Much against my better judgement, I bought one of those "digital" showers. It already has had one software upgrade and it is certainly not "done"!

Why Microsoft's Windows game plan makes us WannaCry


Re: It's a systemic problem with humans.

"Anyone see that coming? More important, did anyone in the industrial supply chain buck the pressure and move their products to BSD despite the competition touting their easy-to-run Windows systems?"

Of course not. At that time I was moving products TO Windows from perfectly good platforms.

And why was I doing that? Because IT put the block on buying anything that wasn't Windows.


Hardware Support

"So surely if you are buying a piece of medical kit for £250k you also buy a support contract from the vendor? And you put a clause in that contract that the supplier must provide software updates to ensure the software works on a supported OS?"

In an ideal world, yes. But in the real world, that piece of kit has some clever stuff designed and built by the vendor surrounded with a whole load of other stuff that is bought off the shelf. And so there is a chain of dependencies not only on hardware but also the software to drive it. And it takes just one of those vendors to stop producing the kit or decide that it isn't worth their while updating the drivers to the OS latest driver model and you are basically stuffed.

Customer: BT admitted it had 'mis-sold' me fibre broadband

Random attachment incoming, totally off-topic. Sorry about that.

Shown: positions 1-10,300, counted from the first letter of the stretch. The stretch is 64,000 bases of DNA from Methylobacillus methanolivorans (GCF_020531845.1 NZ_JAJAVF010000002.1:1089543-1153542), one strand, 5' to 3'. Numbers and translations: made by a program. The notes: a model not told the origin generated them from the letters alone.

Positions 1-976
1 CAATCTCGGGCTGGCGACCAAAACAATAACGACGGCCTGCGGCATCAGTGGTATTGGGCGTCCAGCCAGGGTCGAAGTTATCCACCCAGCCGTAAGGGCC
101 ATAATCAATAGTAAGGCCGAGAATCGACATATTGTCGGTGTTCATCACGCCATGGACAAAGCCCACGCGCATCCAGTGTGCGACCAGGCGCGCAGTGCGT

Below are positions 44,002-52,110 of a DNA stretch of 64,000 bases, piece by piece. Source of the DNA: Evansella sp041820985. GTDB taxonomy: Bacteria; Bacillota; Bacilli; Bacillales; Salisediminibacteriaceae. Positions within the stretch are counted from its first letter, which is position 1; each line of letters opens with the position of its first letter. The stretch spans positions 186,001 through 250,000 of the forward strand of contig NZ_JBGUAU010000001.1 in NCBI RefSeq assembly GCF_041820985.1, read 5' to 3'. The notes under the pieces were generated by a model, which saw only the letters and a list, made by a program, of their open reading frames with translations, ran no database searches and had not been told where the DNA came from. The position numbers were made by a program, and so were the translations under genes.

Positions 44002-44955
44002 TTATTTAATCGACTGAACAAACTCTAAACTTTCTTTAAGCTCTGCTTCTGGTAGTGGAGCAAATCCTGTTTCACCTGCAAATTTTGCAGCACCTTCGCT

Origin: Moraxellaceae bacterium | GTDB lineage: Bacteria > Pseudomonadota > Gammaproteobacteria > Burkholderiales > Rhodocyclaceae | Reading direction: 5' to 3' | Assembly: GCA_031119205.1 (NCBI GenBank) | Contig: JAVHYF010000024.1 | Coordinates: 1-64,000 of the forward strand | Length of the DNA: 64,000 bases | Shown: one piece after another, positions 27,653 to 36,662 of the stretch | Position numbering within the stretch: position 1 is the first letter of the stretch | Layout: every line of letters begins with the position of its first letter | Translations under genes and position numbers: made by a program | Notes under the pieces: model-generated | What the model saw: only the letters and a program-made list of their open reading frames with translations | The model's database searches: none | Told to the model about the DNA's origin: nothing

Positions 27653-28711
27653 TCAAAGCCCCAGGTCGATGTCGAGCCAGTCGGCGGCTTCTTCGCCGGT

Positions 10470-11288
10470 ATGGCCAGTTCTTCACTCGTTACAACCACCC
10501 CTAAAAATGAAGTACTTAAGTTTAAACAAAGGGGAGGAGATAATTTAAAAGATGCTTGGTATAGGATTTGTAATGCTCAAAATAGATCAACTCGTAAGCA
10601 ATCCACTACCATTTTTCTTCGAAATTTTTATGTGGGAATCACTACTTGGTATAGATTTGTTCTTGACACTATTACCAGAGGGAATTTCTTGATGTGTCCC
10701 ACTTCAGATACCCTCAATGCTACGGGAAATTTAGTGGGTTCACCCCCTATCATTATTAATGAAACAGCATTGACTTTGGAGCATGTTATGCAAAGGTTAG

Re: What are customers moaning about?

@ Blotto

I need the 400m of loop that goes down the road to the green cab at the bottom of the street. I don't need the pair that meanders from there back to the exchange. I don't need an allocation of a phone number and the billing thereof, nor the paper thin directory that drops through my door (rarely). Now that won't represent the full amount of the "line rental" but they could knock a few quid off it.

Ransomware sleazeballs target UK schools


sleazeballs target UK schools

Let me see:

Department FOR education

standard for head's email is head@

DfE have it anyway.

Oh wait!

Andrew Stuart, managing director of backup and disaster recovery vendor Datto.....

another El Reg advertorial

European Council agrees to remove geoblocking


Re: Now I understand why Murdoch rags were so vehement on BrExit

Finally someone gets it!

And, of course, they are also part of the pack that want Openreach split from BT so that they can pass expected price savings on to their customers:


or not......

Virgin Galactic and Boom unveil Concorde 2.0 tester to restart supersonic travel


Flying a sports car

rather than in a bus. Nothing quite like the push back in your seat when you accelerated down the runway.

And you could get a standby seat on the evening flight from JFK for about $500. It was cramped on board and "most" people prefered to fly subsonic, have a nice meal and sleep on the 747.

It doesn't matter how much it costs. The rich will afford it. We plebs don't count.

NASA discovers mysterious super-fast electrons whizzing above Earth


Now. I thought that as well when I read the article and I then I thought "Well, it's not a perfect vacuum so why shouldn't there be?" And the answer turns out to be 9000m/s. Or not.(*)

* I read it on the internet. So it must be true.


Dirty code? If it works, leave it says Thoughtworks CTO


It's a mess but it's where your value is. All those different versions, patches, tweaks and kludges represent 20 years investment in understanding what your customers do and all those odd exceptions, minor cases and other surprises that have come up over the years.